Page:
When you first learn that Rosy Lane does not classify their herd, it seems counter-intuitive to what many traditional dairy breeders would consider necessary. Lloyd, as expected, has a well-reasoned explanation of their choice. “We participated in Holstein’s classification program for many years but it became increasingly clear that the program’s return on investment was negative. Cows that are tall, narrow and refined are generally scored higher than shorter, wider, heavier cows. Worse yet, the “shorter” cows are penalized on dairy form and udder depth because they are short and carry some condition. We had a majority of these “shorter” cows, and we found they far outlived their higher-scoring herd-mates while having less foot problems and better fertility. The classification program definitely punished Oman (we had about 550 of his daughters in our herd at any one time).” Returning to the businesslike approach that is the backbone of their success, Lloyd gives supporting examples. “Our farm runs on economics, and Oman was a bull that helped make our business profitable: 3 on calving ease, more live calves and fewer problems at 1st calving. Number 1 NM$ for several years. High DPR. Great foot health and Low SCC.” Rosy Lane made the logical, for them, choice. “It became obvious to us that scoring our “shorter” cows was as a waste of money. Looking back, that decision to stop classifying should have been made much sooner because a business should only consider long-term profit and viability, not how high individual cow scores are. Functional cows with good health, good feet and legs, balanced udders and high milk production make money.” Always able to clearly explain the decisions that have built Rosy Lane, Lloyd is well-prepared in explaining what is needed for successful cattle breeding. “To maximize profits in the future, modern cows will need to:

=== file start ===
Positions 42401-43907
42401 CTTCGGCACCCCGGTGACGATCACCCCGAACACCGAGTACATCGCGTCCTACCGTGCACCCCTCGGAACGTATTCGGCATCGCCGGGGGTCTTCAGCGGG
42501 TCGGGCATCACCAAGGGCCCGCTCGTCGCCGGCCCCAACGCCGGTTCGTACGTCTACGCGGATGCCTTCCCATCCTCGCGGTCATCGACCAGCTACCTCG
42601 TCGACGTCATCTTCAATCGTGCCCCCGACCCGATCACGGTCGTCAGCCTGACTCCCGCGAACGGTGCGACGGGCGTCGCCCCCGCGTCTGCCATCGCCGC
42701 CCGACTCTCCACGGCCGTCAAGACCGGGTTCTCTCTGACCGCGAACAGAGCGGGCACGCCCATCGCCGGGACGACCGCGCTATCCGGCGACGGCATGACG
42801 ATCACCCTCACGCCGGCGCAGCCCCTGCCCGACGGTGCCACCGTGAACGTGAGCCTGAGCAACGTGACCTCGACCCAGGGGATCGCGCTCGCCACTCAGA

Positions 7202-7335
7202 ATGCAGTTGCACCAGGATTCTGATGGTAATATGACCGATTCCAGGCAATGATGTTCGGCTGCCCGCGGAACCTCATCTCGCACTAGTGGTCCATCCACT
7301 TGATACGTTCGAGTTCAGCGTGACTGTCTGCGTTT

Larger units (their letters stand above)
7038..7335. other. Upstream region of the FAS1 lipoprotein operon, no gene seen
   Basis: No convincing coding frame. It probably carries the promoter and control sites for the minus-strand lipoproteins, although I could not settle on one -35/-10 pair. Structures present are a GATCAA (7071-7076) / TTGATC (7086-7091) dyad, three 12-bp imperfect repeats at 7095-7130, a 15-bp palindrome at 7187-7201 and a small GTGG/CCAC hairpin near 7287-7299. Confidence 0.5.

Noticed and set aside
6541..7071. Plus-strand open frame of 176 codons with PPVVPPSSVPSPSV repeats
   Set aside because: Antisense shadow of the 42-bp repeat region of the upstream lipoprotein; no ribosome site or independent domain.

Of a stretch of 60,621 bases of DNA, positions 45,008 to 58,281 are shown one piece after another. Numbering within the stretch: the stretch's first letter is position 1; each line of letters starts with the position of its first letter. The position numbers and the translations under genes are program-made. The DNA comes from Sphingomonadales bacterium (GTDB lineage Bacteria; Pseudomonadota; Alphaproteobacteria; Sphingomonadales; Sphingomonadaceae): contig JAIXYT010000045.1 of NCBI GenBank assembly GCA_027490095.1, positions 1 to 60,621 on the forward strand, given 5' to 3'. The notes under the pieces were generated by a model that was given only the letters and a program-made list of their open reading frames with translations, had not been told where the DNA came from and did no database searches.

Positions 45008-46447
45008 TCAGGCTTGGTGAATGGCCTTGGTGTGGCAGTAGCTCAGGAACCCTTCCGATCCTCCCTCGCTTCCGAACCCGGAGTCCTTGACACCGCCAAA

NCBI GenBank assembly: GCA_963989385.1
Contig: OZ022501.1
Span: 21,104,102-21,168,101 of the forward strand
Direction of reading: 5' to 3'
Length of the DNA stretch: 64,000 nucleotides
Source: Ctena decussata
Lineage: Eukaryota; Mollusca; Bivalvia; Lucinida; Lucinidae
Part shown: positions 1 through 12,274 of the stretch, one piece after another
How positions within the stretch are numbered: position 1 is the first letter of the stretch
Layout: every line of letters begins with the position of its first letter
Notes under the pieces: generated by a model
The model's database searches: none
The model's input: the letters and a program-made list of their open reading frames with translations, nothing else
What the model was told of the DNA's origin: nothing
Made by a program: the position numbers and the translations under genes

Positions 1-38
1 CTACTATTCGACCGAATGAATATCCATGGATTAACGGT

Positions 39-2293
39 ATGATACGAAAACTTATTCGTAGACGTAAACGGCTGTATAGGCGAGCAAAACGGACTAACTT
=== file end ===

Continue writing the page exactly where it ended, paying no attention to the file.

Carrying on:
- Produce more MARKETABLE milk (less cows dumped)
- Breed back in 1 or 2 services
- Resist mastitis
- Hold components at peak production
- Produce more live calves and
- Calve younger to reduce rearing costs
In 2013, we marketed 1.69 lbs. milk for each 1 lb. dry matter TMR fed. This can’t be achieved if there are problems at calving such as mastitis, DA’s, ketosis, and rampant lameness. From Jan. 1, 2014 to May 8, 2014 (128 days) we had 75 days when no cow was treated or dumped so 100% of the milk harvested was marketed. While this may be common on small herds, we milk 800-830 through our double-12 parlor 3X a day, achieving 94 to 100 lbs. milk average per cow per day.” With no apologies, Lloyd sums up their success, “We feel our genetic program is a central part of achieving these numbers.”
Breed Cows for Profitability
There are always clear goals for the future. “Daughters of Dean, Monarch, Supersire and Cabriolet will be flushed soon from the home herd. They were selected because they are high NM$ with the balance of traits we are looking for: Fat, Protein, DPR, SCC, CE and moderate stature with good strength.” He is enthusiastic about impending successes. “With our daughter Lauren, we purchased a Mogul x Freddie over 900 NM$ from Don Bennink and transferred 15 JoSupers recently. She is a very balanced heifer. We didn’t use Mogul ourselves and she had good CE and DPR.” (Rosy-Lane recently had the #2 high seller, Rosylane-Llc Oak 7276 the #23 gTPI female in the breed,who sold for $176,000 at the Day at the Derby Sale)
Over and Under: “Use ALL the Tools. Set your Benchmarks.”